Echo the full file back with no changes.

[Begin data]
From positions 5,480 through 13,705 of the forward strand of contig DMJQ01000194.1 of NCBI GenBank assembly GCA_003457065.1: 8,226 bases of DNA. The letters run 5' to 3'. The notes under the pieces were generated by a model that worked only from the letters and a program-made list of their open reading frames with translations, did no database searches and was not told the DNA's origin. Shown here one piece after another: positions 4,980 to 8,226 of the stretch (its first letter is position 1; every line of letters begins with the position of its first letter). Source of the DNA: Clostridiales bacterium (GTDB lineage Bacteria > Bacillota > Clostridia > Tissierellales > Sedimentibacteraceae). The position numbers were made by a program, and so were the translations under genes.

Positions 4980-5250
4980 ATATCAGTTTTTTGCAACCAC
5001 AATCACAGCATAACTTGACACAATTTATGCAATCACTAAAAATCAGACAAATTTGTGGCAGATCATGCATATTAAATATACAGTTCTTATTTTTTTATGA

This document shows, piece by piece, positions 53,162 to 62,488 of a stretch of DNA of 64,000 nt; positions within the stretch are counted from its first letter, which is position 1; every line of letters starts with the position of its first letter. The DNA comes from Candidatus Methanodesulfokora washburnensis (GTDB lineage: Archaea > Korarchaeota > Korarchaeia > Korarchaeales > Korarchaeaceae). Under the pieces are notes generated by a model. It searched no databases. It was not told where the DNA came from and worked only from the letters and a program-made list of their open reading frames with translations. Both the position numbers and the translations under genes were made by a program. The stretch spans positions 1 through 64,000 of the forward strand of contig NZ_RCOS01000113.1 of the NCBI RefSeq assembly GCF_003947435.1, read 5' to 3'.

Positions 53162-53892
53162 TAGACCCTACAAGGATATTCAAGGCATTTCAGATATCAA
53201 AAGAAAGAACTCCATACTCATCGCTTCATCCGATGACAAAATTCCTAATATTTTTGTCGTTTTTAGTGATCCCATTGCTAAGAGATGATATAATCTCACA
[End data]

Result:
From positions 5,480 through 13,705 of the forward strand of contig DMJQ01000194.1 of NCBI GenBank assembly GCA_003457065.1: 8,226 bases of DNA. The letters run 5' to 3'. The notes under the pieces were generated by a model that worked only from the letters and a program-made list of their open reading frames with translations, did no database searches and was not told the DNA's origin. Shown here one piece after another: positions 4,980 to 8,226 of the stretch (its first letter is position 1; every line of letters begins with the position of its first letter). Source of the DNA: Clostridiales bacterium (GTDB lineage Bacteria > Bacillota > Clostridia > Tissierellales > Sedimentibacteraceae). The position numbers were made by a program, and so were the translations under genes.

Positions 4980-5250
4980 ATATCAGTTTTTTGCAACCAC
5001 AATCACAGCATAACTTGACACAATTTATGCAATCACTAAAAATCAGACAAATTTGTGGCAGATCATGCATATTAAATATACAGTTCTTATTTTTTTATGA

This document shows, piece by piece, positions 53,162 to 62,488 of a stretch of DNA of 64,000 nt; positions within the stretch are counted from its first letter, which is position 1; every line of letters starts with the position of its first letter. The DNA comes from Candidatus Methanodesulfokora washburnensis (GTDB lineage: Archaea > Korarchaeota > Korarchaeia > Korarchaeales > Korarchaeaceae). Under the pieces are notes generated by a model. It searched no databases. It was not told where the DNA came from and worked only from the letters and a program-made list of their open reading frames with translations. Both the position numbers and the translations under genes were made by a program. The stretch spans positions 1 through 64,000 of the forward strand of contig NZ_RCOS01000113.1 of the NCBI RefSeq assembly GCF_003947435.1, read 5' to 3'.

Positions 53162-53892
53162 TAGACCCTACAAGGATATTCAAGGCATTTCAGATATCAA
53201 AAGAAAGAACTCCATACTCATCGCTTCATCCGATGACAAAATTCCTAATATTTTTGTCGTTTTTAGTGATCCCATTGCTAAGAGATGATATAATCTCACA